Mar 2, 2009

The Sign or the Signified?

Christians are "saved" by the "cross" of Christ. But do we mean the literal wooden pole upon which the body of Christ hung? Or, is the word "cross" used for what it represents or stands for? The "cross" is a term used to represent the death of Christ and his work of atonement and redemption.

So, when Christians say that they trust in the "cross" of Christ, they are not saying that they are trusting in a wooded pole, but to the thing the word has come, by a trope, metonymy, or synecdoche, to signify or represent.

A "metonymy," from the Greek, meaning "change of name," is "a figure of speech in which one word or phrase is substituted for another with which it is closely associated (such as "crown" for "royalty")."

Metonymy is also "the rhetorical strategy of describing something indirectly by referring to things around it, such as describing someone's clothing to characterize the individual."

Thus, "metonyms" are "words that name an object from a single characteristic of it or of a closely related object," like a "synecdoche," Greek meaning "shared understanding."

Thus, by these literary devices and language customs, something can be ascribed to a symbol that is not true of the symbol, but of the thing signified by the symbol.

Thus, when we say, as Christians, that we are saved by the "cross" of Christ, we do not mean the sign but the thing signified by the sign.

Thus, when the scriptures speak of sinners being washed with "water," the word cannot refer to literal water, but to what water represents. Sinners are not actually washed in heart, soul, and mind by literal water, but to what water represents to them.

The question is, what does "water" represent? Surely in scripture it is used to represent that which cleanses the soul and mind, either the Holy Spirit, or the scriptures, the blood of Christ, or to the whole cleansing work of God.

We are saved, said Christ, by "eating" his flesh and body, that which he calls the "manna of life," and by "drinking" his "blood." How and when is this done?

Surely these metaphors are used to describe the mystical experience of Christ entering or incorporating himself, spiritually, into the very core of the heart, soul, or mind, the place where the ego resides and the will is directed, or of the sinner "receiving" Christ. It speaks of that experience wherein the gospel is believed and received, where Christ is embraced and accepted, and recognized as the Messiah, Son of God, God's appointed prophet, priest, and king.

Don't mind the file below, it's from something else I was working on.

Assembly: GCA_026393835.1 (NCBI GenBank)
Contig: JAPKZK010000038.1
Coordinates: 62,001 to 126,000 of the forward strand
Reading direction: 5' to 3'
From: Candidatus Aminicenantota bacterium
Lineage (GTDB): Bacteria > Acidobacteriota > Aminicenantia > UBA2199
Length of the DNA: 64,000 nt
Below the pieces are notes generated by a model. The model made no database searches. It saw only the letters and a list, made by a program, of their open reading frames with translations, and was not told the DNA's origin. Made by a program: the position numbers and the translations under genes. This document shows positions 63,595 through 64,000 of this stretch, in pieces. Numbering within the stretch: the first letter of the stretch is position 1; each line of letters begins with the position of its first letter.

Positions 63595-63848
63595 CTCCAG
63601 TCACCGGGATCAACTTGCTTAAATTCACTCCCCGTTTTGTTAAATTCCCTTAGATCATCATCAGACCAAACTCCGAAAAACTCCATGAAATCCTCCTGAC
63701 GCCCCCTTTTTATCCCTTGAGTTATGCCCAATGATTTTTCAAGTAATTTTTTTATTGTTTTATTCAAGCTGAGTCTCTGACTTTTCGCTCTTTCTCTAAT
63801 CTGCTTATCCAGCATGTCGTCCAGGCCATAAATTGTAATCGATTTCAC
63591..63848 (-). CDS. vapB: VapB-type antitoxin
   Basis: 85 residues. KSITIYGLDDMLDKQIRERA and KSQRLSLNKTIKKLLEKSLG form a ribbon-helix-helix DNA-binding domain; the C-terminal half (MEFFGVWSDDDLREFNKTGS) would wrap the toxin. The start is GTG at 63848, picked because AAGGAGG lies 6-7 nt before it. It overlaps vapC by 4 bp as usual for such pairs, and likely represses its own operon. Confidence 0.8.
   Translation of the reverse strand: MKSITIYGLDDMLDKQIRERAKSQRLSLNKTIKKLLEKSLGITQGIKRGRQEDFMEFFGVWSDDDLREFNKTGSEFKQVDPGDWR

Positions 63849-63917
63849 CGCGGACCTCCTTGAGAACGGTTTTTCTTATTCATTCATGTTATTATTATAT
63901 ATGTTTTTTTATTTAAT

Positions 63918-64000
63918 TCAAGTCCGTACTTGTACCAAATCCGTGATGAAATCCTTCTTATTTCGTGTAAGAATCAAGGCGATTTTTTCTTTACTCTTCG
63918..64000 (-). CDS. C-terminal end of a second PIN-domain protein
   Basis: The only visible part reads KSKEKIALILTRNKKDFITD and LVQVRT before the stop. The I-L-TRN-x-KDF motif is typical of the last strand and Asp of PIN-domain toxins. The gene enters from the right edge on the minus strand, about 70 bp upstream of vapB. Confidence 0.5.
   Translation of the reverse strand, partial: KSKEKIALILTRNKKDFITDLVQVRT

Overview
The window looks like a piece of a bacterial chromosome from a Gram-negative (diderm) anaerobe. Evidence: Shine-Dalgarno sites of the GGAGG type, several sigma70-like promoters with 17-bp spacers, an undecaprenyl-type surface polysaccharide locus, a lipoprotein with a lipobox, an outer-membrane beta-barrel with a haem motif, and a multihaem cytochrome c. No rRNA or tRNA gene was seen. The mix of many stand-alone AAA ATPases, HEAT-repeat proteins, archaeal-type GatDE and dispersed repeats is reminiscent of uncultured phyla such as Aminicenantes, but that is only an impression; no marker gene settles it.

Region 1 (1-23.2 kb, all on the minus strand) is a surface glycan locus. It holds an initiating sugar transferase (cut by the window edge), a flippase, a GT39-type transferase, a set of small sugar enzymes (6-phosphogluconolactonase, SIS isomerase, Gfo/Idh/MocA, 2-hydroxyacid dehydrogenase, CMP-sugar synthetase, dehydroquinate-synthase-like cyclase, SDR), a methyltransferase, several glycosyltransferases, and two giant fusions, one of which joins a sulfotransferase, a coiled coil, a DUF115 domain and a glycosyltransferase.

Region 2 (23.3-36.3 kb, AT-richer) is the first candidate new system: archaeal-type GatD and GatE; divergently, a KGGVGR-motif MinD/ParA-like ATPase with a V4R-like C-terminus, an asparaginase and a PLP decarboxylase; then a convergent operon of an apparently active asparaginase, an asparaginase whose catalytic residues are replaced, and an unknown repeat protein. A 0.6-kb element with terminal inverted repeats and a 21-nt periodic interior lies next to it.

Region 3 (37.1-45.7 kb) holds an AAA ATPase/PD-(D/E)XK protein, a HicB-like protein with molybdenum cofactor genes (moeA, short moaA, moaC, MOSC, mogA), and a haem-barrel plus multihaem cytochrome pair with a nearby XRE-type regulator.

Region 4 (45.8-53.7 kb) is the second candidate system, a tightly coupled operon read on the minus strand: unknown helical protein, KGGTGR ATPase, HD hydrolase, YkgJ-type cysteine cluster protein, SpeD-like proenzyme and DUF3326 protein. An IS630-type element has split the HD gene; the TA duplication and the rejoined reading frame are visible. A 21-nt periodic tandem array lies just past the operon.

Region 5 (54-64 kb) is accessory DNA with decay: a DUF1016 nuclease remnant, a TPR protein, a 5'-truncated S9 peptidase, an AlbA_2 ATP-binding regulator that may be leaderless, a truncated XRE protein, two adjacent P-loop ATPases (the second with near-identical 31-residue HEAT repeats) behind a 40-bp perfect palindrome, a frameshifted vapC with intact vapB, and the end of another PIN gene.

Surely Christ did not have reference to his future institution of the Lord's Supper, Communion, or Eucharist. Surely he was not referring to this ceremony. The logical consequences, the reductio ad absurdum, of the idea, renders it wholly untenable and unscriptural.

Are sinners not saved till they partake of the rite of Communion? Though they have received Christ and the gospel, have they not yet eaten the "bread of life" or had Christ incorporated into them? Truly they fulfill the command of Christ to eat him, as the Bread of Life, and drink him, as the Water of Life, when they come to enlightenment and faith. The later partaking of the Communion Supper is but a commemoration and representation of what he has experienced inwardly, in the spirit, and by faith.

We receive Christ in the Lord's Supper, but only in a figure. It represents the reception, mystically and in heart and spirit, of Christ's spiritual presence and word, but is not the reception itself.

Likewise, we enter Christ in water baptism, but only in a figure. It represents entrance, mystically and in heart and spirit, into Christ and his cleansing blood. We are ceremonially "washed" in water baptism, but not literally, only figuratively and formally, and by way of commemoration and dedication.

We say we fight for the "flag" of our country. But, do we mean we fight for the literal flag, or for what it represents? When we say we enter Christ by baptism, and are washed in baptism, etc., are we referring to the sign itself, or to the thing signified by the sign? When we say that Christ enters us in the Lord's Supper, do we mean literally or symbolically? When we say the Communion "bread" is the body of Christ, do we mean it, in itself, or what it represents or signifies?

We are thus saved by both baptism and the Lord's Supper, but only ceremonially or symbolically, not actually.

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